Animal Farm, By George Orwell, a Book Review and Application, ch. 1

Posted on January 28, 2009. Filed under: Book Reviews |

Animal Farm, according to George Orwell, is a children’s fairy story; but it is also a satire about the Soviet Union written during WW2 when the Soviets were not only our allies, but culturally they were idolized in the elite circles of the West. Some may say that since the Soviets are gone the book is obsolete. I beg to differ. The book is as current and up to date as the US Presidential election of 2008 and this essay will be more than merely an analysis and review of Orwell’s classic, I will attempt to apply it to our current situation because the pigs are now running Amerika.

Born in 1903, Eric Blair served in the Indian Imperial Police in Burma 1922-27 and learned to hate the British Imperial system of dealing with their colonies in an oppressive way. Taking the pen name George Orwell in 1933 he lived as a journalist and novelist until his death in 1950. During the Spanish Civil War he fought on the Republican side, was shot through the throat, and yet, though a leftist himself, grew to despise the Communists in Spain. During the 1930’s and ’40’s it was virtually taboo for anyone in the Left to criticize the Soviet Union. Orwell dared to be different, and the result is a timeless classic about economics, power and corruption. Written in 1943 but not published til 1945 Animal Farm should be required reading for every American in the 21st century.

The book begins with a meeting of all the animals from Manor Farm called by Old Major, the prize middle-white boar, to discuss his dream. Old Major, representing Karl Marx, presents the case against the current human rule of the farm (capitalism) by detailing all the harsh conditions the animals face and blaming everything upon the humans. “Now, comrades, what is the nature of this life of ours? Let us face it, our lives are miserable, laborious and short. We are born, we are given just so much food as will keep the breath in our bodies, and those of us who are capable of it are forced to work to the last atom of our strength; and the very instant that our usefulness has come to an end we are slaughtered with hideous cruelty….Why then do we continue in this miserable condition? Because nearly the whole of the produce of our labour is stolen from us by human beings….Man is the only real enemy we have. Remove Man fromthe scene and the root cause of hunger, and overwork is abolished for ever.” (pp.3-4).

First of all notice that the story begins with a dreamer, Old Major, representing Karl Marx, the founder of Communism. The world does indeed need dreamers, but the dreams need to be based upon what is real and achievable. Dreams, in order to come true, must be supported by facts and eternal verities. Dreams that deny reality give false hopes and lead to tragic disappointments. Animal Farm is about how a dream was crushed by reality. Communism, intended to usher in a workers’ paradise, failed to account for the sinful hearts of men who will always tend to act in their own self interest. Orwell, still fond of communism and socialism, is showing not that the dream failed ultimately, but rather, that Stalinism failed.

Old Major’s speech and dream set the stage for all that follows. He correctly identifies that most of life for most people is miserable. He is almost quoting Thomas Hobbes’ Leviathan, “the life of man is solitary,poor, nasty, brutish and short.” But in blaming Man (representing capitalism) Old Major falsely assumes that “Man is the only creature that consumes without producing…All men are enemies. All animals are comrades.” By the end of the book we see that the pigs and men become indistinguishable and that “some animals are more equal than others.” Old Major assumes the animals are fundamentally different from Man and that is where the dream becomes unrealistic.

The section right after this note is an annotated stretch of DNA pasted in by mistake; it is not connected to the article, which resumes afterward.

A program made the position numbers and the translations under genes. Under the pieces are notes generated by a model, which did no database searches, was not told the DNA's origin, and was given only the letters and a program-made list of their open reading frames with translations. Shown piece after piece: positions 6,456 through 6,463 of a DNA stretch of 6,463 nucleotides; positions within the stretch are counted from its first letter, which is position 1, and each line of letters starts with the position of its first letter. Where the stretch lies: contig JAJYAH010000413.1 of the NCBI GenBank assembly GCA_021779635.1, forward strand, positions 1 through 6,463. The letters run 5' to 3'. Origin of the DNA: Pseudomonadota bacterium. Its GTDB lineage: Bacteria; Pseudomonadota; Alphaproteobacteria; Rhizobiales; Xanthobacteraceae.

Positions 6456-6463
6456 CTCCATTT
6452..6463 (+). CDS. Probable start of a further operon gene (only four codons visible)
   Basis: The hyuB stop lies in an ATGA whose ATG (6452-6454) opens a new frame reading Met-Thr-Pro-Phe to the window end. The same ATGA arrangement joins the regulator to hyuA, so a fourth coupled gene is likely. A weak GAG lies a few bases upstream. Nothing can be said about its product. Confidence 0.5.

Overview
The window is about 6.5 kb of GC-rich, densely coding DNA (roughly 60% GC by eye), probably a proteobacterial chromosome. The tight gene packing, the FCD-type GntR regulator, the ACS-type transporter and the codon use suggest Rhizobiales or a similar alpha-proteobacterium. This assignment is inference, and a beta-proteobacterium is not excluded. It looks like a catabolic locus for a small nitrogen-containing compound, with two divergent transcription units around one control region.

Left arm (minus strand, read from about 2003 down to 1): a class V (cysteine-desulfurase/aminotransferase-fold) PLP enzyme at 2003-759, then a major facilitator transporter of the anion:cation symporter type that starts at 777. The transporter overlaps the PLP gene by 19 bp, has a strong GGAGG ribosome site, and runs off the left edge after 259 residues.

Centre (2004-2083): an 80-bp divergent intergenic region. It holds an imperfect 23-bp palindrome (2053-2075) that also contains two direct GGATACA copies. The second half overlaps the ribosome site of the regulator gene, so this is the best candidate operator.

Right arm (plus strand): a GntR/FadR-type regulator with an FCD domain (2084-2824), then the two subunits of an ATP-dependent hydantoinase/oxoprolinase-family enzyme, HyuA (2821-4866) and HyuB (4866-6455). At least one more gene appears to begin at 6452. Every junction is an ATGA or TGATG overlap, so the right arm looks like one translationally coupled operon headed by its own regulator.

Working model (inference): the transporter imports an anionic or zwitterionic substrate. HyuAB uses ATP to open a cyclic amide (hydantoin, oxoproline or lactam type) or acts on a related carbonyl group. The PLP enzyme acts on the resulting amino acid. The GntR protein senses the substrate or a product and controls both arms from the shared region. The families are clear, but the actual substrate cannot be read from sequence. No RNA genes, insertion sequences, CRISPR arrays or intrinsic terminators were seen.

From the beginning then, Man is the enemy. Although in the book Man represents capitalism, today in Leftist circles (and by that I mean the main stream culture in the West- Hollywood, the Press, Environmental Movement, PETA, etc.) Man is literally the enemy. We live in an age where Man is despised as the source of global warming. As current as the morning I am writing this, the former Vice President of the US AlGore is making a speech before a congressional committee proclaiming that man’s activities are destroying the planet with global warming (this in the middle of one of the coldest winters on record in the past hundred years). Man is the enemy for the Speaker of the House Nacny Pelosi who is requesting, as part of an economic stimulus package in the current edonomic collapse, hundreds of millions of dollars for “Family Planning”. When challenged on this point her response was basically that babies were an economic burden to the states and that by preventing births we could be restored to prosperity. Tell it to the Japanese who have fallen so far below the replacement rate for so long that they are becoming an endangered race. Man is the enemy. One of President Obama’s first executive orders was to restor federal funding of overseas abortions. Man is the enemy; we must eliminate babies. Granted Orwell had none of this in mind while writing his book, but the principle is there. Capitalism is bad, Man is bad, Humans are bad.

Taking Man as Capitalism, we see that today Capitalism is still considered by the Elites in the West as being bad. Just weeks ago the US Congress held hearings with the CEO’s of the Big Three auto makers to discuss giving them a bailout with taxpayer dollars. The first set of hearings went badly because the CEOs dared to show up in their private jets. The Congressmen hammered them for that, despite the fact that many of the same Congressmen use private jets too. Several months ago, when gasoline cost over $4 a gallon, the Congress had the CEOs of major oil companies in for hearings about why their profits were so huge. Congress gives capitalist a hard time if they make money (big Oil) and if they lose money (automakers). Yet not one of those Congressmen could run any kind of business other than a Law office, maybe. In Amerika today, Man the Capitalist is still the enemy.